(186a) Automated Solid State Electrolyte Conductivity Predictions Via Probability Density Analysis | AIChE

(186a) Automated Solid State Electrolyte Conductivity Predictions Via Probability Density Analysis


Kumar Rao, K. - Presenter, University of Houston
Yao, Y., University of Houston
Nikolaou, M., University of Houston
Grabow, L., University of Houston
Wolverton, C. M., Northwestern University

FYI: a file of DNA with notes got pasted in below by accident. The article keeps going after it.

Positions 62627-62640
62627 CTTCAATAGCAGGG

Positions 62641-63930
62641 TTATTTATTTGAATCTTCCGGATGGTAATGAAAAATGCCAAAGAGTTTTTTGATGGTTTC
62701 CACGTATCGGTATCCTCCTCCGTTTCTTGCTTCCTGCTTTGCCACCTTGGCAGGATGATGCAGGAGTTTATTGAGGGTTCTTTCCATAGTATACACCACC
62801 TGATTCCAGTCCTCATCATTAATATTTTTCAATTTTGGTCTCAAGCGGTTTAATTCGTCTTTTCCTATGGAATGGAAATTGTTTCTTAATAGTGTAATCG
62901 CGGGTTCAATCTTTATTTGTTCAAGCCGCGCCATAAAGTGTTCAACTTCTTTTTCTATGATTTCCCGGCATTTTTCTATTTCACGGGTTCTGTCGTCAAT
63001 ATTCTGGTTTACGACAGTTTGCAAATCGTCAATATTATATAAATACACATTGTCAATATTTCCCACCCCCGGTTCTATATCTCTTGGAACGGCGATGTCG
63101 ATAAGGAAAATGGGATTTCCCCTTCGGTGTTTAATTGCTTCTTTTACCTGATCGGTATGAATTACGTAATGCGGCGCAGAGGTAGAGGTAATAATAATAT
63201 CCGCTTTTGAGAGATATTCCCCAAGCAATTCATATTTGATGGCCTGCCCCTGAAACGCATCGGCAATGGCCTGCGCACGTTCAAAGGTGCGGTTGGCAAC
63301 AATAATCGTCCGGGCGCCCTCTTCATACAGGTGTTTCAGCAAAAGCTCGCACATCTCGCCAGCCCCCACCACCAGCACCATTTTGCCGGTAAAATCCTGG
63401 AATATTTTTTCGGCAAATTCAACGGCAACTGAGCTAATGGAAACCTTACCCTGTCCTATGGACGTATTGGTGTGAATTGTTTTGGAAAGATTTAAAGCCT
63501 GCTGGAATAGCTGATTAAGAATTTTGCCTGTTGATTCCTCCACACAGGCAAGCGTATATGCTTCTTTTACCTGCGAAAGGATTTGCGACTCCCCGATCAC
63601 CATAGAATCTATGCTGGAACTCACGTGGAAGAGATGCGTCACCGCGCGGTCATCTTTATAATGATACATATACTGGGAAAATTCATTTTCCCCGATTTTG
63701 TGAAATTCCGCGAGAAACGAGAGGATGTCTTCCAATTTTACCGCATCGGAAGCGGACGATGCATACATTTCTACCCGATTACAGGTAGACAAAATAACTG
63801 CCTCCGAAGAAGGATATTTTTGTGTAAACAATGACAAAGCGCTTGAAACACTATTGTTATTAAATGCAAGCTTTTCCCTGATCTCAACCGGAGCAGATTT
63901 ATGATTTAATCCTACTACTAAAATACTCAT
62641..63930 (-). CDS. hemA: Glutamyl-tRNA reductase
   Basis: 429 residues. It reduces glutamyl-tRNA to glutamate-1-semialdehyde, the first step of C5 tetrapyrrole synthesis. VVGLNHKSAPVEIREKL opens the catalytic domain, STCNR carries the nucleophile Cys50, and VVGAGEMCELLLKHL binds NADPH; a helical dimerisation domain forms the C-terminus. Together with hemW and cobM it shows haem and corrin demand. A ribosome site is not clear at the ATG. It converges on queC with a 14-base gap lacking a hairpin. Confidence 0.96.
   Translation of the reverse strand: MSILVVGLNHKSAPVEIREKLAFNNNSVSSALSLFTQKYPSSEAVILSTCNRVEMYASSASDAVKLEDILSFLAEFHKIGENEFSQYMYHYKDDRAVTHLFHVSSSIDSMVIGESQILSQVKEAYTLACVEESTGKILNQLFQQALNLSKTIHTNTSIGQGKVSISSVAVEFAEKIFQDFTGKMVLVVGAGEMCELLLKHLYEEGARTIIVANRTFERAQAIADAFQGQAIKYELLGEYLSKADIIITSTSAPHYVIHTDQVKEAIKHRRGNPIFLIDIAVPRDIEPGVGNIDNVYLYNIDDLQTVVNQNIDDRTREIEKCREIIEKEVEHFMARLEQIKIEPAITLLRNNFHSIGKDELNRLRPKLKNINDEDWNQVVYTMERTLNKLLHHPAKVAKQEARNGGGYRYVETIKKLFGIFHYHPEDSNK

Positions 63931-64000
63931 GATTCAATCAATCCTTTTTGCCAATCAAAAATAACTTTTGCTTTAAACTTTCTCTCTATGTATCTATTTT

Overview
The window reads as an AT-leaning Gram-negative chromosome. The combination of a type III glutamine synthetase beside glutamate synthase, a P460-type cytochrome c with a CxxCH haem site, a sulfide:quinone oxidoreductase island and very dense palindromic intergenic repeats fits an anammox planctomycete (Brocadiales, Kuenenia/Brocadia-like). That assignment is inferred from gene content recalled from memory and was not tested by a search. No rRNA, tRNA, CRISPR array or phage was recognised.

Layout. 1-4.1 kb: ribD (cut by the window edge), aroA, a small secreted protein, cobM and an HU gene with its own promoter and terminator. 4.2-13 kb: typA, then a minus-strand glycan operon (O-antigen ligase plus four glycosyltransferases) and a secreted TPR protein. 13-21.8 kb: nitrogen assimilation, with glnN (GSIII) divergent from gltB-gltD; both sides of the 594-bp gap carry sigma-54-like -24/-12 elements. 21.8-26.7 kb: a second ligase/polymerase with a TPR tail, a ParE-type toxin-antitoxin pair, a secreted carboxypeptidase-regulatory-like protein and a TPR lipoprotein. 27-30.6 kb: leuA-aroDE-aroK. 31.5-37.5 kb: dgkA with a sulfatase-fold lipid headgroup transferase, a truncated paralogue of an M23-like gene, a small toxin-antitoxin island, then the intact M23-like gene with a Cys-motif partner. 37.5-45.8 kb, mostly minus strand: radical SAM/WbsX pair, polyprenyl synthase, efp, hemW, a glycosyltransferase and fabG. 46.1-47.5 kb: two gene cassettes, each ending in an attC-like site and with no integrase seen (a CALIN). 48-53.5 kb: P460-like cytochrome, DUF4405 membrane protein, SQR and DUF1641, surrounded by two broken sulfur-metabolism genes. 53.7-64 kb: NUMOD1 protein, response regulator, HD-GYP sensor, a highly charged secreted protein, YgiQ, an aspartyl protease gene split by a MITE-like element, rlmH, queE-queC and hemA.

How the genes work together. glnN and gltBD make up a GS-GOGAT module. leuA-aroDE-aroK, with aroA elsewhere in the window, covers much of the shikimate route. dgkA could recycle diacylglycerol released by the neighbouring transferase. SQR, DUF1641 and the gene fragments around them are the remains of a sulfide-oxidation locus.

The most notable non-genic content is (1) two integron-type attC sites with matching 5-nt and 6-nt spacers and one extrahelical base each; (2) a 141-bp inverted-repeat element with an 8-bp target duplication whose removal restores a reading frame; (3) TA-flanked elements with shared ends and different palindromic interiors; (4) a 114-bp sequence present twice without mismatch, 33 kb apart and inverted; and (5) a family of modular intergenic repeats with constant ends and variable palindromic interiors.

The ionic conductivity is the paramount property of the solid state electrolyte (SSE) to enable solid state lithium batteries, but is often multiple orders of magnitude lower than in liquid electrolytes. Current machine learning (ML) models predicting ionic conductivity directly from the crystal structure are limited by the low number of training points and offer little mechanistic insight into diffusion mechanisms for a given crystal. Here, we train a ML model to predict the lithium ion probability density from crystal structure (Figure 1). The probability density qualitatively predicts the ionic conduction pathways and topological analysis provides quantitative predictions of diffusion activation energy barriers and ionic conductivity. We train a convolutional neural network with a Gaussian representation of the crystal structure electron density as the input, and a binarized probability density as the output. The newly proposed model is trained on a dataset of 100 materials with a final training accuracy of 94% and a test accuracy of 91%. By screening the ICSD, we rediscover Li6NBr3 which has an experimentally measured ionic conductivity of 0.0035 mS/cm at 150°C and propose a series of conduction pathways which would not have been feasible through density functional theory due to the large number of atoms. Additional crystalline families were found such as LiGaS2, and Li2NaB(PO4)2 whose ionic conductivities are further optimized through aliovalent substitution and are being verified with ab initio molecular dynamics. Our resulting ML algorithm is applicable over a wide range of compositions, scales efficiently to hundreds of atoms, and can analyze disorder systems making it a powerful new tool to analyze, optimize, and screen for new SSEs.